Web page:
The Tennessee Valley Authority circumvented the law by hiring a manager for its beleaguered nuclear plants at a salary of more than $355,000 a year, nearly five times the legal ceiling for TVA employes, the General Accounting Office said yesterday.

The manager, retired admiral Steven A. White, was hired in January through a contract with Stone and Webster Engineering Corp. of Boston. TVA, a wholly owned government corporation, is exempt from civil service rules but cannot legally pay its employes more than $72,300 a year, the top salary for a TVA board director.

In an opinion prepared at the request of Rep. Patricia Schroeder (D-Colo.), GAO investigators said that White's contract was designed to skirt that statutory limit and constitutes an "improper use of a personal services contract."

TVA officials defended White's salary as the minimum necessary to attract a top-flight manager for the agency's crippled nuclear program. TVA, which once planned to build 17 reactors, has completed only five. All have been shut down since last August because of safety concerns and repeated violations of Nuclear Regulatory Commission rules.

"We found it was necessary to go outside and find somebody with a great deal of expertise," said TVA spokesman Craven Crowell. "The problem we've had is the inability to compete with private companies. We've had to resort to contract arrangements, and that's what we had to pay."

White, a retired four-star admiral, has no experience in the commercial nuclear industry but was commander of the Navy's Atlantic nuclear submarine fleet.

Crowell said he had no figures to illustrate what private companies might pay for an executive with comparable responsibilities "but it is substantially more than our government limit."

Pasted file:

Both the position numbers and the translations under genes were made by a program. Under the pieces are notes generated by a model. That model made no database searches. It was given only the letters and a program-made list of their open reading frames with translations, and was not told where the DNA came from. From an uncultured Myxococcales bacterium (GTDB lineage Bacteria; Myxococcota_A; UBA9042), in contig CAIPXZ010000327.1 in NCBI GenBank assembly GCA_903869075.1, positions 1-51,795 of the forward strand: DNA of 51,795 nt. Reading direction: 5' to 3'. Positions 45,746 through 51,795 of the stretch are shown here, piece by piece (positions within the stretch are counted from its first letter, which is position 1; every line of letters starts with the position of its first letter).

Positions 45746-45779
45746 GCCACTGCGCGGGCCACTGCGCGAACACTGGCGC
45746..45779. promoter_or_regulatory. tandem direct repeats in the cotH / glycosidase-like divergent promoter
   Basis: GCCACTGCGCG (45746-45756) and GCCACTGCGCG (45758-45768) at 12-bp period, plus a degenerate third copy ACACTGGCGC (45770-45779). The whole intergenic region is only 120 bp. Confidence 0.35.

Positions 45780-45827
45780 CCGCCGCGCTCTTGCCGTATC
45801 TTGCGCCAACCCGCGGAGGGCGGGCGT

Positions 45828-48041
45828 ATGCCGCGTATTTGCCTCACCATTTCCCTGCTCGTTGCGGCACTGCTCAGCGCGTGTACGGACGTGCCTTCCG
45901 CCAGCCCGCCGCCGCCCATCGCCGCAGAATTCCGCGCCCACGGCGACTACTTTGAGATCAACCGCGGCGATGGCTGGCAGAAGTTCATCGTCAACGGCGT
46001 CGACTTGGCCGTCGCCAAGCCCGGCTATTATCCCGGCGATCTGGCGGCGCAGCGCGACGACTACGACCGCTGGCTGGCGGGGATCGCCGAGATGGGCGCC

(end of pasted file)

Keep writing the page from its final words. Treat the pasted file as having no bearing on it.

According to Business Week magazine's annual scoreboard on executive compensation, $355,000 a year would put White in a league with the presidents of Commonwealth Edison and American Electric Power. The presidents of Pacific Gas & Electric and Southern California Edison make a bit more, at $440,000 and $408,000 respectively.

At TVA, White is subordinate to general manager William F. Willis and the agency's board of directors, who oversee not only the five completed nuclear plants and four more under construction, but also 29 hydroelectric dams and 12 coal-fired plants.

Board chairman Charles H. Dean Jr. earns the statutory limit of $72,300 and Willis' salary is "in that vicinity," according to TVA spokesman Mike Harris.

The GAO also cited what appears to be a violation of federal laws against "double-dipping," or receiving compensation from two federal entities at once. In addition to his contract salary from TVA, White receives $53,700 a year in military retirement pay.

In a statement, Willis said that the agency and its lawyers believe the contract with White is "proper" under the 1933 law that established the TVA as a quasi-private corporation.

"The TVA Act explicitly authorized TVA to enter into such contracts," he said. "That explicit authority is not limited by the salary limitations of regular employes."

GAO opinions are not binding on the TVA, but Schroeder said she would "work to ensure that taxpayers and ratepayers do not have to pick up Steven White's excessive bill."

"TVA has violated the law to try to rescue its failed nuclear power program," she said.

A spokesman for TVA inspector general Norman A. Zigrossi said the matter is also under internal scrutiny. Spokesman Bruce Cadotte said Zigrossi is investigating the legality of White's contract as well as contracts for consultants brought in to help White get TVA's nuclear program back on its feet. TVA officials said most of those contracts also call for salaries substantially above the limit for regular employes.

The inquiry will include several "potential violations of federal conflict-of-interest laws," Cadotte said. He would not elaborate on any specific allegations.

The GAO, meanwhile, also questioned payments that TVA made to Zigrossi to lure him away from his job as head of the FBI's Washington field office earlier this year. According to the GAO, Zigrossi was granted $22,000 in "incentive payments" to offset relocation expenses and $33,500 in advance contributions to a TVA retirement account.

Cadotte and Crowell said such "inducements" have been common practice since at least 1980.

"If there's a problem with his inducements, it's generic to TVA," Crowell said. "We've not treated him any differently than other TVA employes."